Solved: The 40-year mystery of the first man to die of AIDS in Britain

ITV spent three months tracing the life and death of John Eaddie, Paul Brand reports

He has remained a medical mystery since the day he died. ​He was never publicly named, and neither was the disease he died of.

But 40 years on, ITV can finally pay tribute to the first recorded AIDS victim to die in Britain. His name was John Eaddie. We've discovered that John died on October 29th 1981 at the Royal Brompton Hospital in Chelsea. His cause of death was recorded as pneumocystis pneumonia.

That rare form of pneumonia would later be recognised as a deadly sign of HIV/AIDS, but at the time of John's death doctors didn't even know the underlying cause was a virus. We've spent the past three months finally piecing together John's life for a special Tonight programme marking four decades of the AIDS epidemic in Britain, in which the disease has cost 15,000 lives here. Until now, the only trace of John's death was a brief entry in the Lancet medical journal in December 1981, referring to a "known homosexual" who had travelled to Miami and was suspected to have died of the same mystery illness that was sweeping much of much of the gay community in America.

Until now, the cause of John's death has largely been a mystery to his loved ones. Credit: ITV Tonight

By tracing all the patients who died with pneumocystis pneumonia that year, we were able to find John's death certificate and find the friends that nursed him in his final days, who have waited 40 years to ​confirm the mystery of his death. With their support, we were able to finally tell his story. Tony Pinnegar remembers John as a charming man who ran a guesthouse in Bournemouth that was a safe-haven for gay men to meet and drink in the late '70s and early '80s. He and other friends visited John as he laid dying in bed, surrounded by doctors who were baffled by his illness. Tony told us: "John very quickly deteriorated and ended up in hospital in London. I remember going to see him. We thought he was going to recover, but I remember the doctor saying, 'He's not going to survive'. He was just lying there unconscious, strapped up to machines. And that was it, we never spoke to him again."

Another friend, Paul Wills, told us that in later years he had suspected that John must have died of AIDS, given his symptoms. "I think it's nice that we now know", he told us. "I think it's quite fitting that John can be remembered, because there was such a stigma." That stigma led to many gay men being victimised in the early '80s, as AIDS began devastating their community. At first, the disease was referred to as "gay cancer" or "the gay plague", with many patients blamed for having contracted HIV.

Ken Dee, who also knew John Eaddie from his guesthouse, told us, "There were lots of things I think we were quite glad to cut out.

"We went through such a terrible time in our lives. But what John did was set up some place that was really safe. And that's something we will always remember." Like most AIDS patients in the '80s, by the time John was diagnosed his life expectancy would have been just months or even weeks. Shortly after his death, Professor Jonathan Weber began a study of 400 gay men in London exhibiting early symptoms of AIDS. 399 subsequently died. He told us: "We had nothing for the underlying disease. And indeed we still didn’t know what the disease was.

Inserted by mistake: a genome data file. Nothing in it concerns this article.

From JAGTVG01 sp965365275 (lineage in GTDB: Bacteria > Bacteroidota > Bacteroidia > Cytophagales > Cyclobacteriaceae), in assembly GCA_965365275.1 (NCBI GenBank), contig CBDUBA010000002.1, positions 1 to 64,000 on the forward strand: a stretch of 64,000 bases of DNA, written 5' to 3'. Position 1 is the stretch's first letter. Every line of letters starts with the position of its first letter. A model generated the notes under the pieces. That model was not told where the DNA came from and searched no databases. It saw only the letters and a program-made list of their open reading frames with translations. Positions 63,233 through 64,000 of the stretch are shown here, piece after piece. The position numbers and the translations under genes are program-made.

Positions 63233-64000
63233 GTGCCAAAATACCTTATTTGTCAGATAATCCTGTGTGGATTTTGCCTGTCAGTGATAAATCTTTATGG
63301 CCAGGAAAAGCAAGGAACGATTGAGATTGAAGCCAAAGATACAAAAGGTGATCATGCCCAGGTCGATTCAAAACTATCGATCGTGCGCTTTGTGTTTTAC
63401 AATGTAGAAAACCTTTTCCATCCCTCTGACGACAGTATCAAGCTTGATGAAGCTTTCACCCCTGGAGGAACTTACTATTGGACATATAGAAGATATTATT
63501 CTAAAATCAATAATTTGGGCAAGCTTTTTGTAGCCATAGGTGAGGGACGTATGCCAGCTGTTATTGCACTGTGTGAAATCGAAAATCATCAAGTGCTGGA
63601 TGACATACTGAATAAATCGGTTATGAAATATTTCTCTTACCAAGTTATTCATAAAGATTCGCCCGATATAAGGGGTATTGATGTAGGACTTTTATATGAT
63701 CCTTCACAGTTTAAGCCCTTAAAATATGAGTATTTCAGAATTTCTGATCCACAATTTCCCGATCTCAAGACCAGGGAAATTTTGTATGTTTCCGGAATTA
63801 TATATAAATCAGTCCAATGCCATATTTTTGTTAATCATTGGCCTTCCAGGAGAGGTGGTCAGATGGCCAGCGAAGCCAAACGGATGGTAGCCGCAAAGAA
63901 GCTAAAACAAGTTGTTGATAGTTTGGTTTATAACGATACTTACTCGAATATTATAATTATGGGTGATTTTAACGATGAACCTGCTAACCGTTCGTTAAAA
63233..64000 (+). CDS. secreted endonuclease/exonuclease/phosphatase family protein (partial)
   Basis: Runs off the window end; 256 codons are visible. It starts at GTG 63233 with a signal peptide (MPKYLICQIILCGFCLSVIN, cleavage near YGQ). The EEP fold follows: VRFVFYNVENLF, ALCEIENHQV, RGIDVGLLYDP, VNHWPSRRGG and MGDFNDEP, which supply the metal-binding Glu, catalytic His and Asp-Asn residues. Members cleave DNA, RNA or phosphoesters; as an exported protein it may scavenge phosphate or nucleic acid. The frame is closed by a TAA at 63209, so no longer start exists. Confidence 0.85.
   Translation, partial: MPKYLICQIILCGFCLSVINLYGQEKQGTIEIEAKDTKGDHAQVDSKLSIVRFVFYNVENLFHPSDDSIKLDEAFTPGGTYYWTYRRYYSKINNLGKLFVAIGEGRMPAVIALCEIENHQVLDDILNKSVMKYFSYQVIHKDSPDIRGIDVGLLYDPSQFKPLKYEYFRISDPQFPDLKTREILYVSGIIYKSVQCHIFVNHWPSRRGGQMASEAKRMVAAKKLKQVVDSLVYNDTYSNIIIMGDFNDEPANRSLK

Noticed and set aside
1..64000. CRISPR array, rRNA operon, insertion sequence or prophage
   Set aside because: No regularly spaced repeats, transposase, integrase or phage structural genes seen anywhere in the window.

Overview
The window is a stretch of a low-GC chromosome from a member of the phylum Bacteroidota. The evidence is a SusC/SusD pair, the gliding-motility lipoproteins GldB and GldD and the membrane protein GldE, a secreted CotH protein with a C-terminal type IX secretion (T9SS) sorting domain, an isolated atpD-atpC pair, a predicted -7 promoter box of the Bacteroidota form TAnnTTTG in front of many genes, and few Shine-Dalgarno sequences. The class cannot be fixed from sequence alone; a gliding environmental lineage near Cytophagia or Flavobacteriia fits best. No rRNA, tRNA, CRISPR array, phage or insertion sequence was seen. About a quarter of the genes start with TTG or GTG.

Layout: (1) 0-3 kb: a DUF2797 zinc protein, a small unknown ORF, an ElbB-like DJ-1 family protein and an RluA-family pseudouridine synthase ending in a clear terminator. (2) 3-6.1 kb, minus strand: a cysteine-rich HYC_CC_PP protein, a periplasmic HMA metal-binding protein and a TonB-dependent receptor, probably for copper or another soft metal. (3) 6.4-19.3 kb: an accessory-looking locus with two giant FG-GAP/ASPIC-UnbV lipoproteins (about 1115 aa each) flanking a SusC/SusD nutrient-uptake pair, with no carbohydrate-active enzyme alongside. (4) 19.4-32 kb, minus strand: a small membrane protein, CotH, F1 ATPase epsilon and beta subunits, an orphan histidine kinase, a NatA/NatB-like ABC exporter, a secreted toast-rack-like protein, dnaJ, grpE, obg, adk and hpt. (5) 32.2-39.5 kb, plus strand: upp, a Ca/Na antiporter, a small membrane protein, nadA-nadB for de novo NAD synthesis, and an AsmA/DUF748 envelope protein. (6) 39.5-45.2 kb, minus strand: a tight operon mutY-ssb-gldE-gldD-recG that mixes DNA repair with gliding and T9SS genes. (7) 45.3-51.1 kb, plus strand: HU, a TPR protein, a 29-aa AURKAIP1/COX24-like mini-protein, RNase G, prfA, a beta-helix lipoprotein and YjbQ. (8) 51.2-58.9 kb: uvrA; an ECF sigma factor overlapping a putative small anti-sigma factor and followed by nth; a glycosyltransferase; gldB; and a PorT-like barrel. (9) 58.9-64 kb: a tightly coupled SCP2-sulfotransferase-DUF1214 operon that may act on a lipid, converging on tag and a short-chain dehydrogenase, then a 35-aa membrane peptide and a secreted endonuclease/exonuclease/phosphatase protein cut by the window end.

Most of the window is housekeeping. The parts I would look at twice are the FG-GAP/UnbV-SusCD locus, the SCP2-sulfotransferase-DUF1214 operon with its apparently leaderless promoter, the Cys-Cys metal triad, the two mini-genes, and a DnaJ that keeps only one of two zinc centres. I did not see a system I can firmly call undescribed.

"We had no idea what it was until 1984. The power of this virus to kill people without intervention is quite extraordinary." Until now, the first AIDS patient to be publicly identified in Britain was Terrence Higgins, who died in 1982, leading his friends to set up a charity in his name. One of the co-founders of the Terrence Higgins Trust, Martyn Butler, was at Heaven nightclub in London the night Terry collapsed.

Martyn Butler describes the pain of losing numerous friends during the UK's HIV/AIDS epidemic.

In a rare interview, he told us of the extraordinary speed at which the virus spread among the community.

"I started to write down guys names in the front of my bible because I was terrified I was going to forget their names", he said.

"And I remember getting to 50 and I had to stop because it was like collecting phone numbers. They were all so young. Just young boys."

Four decades on from John Eaddie's death, extraordinary advances in drugs have dramatically reduced deaths - today there is no reason why anyone with HIV should not live a full life. The UK's goal is to cut new infections to zero by 2030. The actor Nathaniel J Hall, who appeared in the Channel 4 AIDS epidemic drama It's a Sin, is one of 100,000 people in the UK living with HIV.

Nathaniel J Hall starred in Channel 4's It's a Sin.

"I take one tablet a day. It's got three different medications in it that suppress the virus. This is the thing keeping me alive and that’s incredible – what an amazing thing that this little tablet will keep me alive," he told us.

But across the world AIDS is still killing 600,000 people a year - mostly in Africa, where access to drugs is far more limited.

In Britain, what medicine hasn't cured is the stigma that still surrounds HIV and AIDS 40 years after the first death here. So many of the early patients were very deliberately forgotten. But John Eaddie will be remembered.

Searching for Patient Zero: Britain's AIDS Tragedy is on ITV at 7:30pm on Thursday 11 November. It will be available to watch after broadcast on the ITV Hub.

Charities offering support to those with HIV and AIDS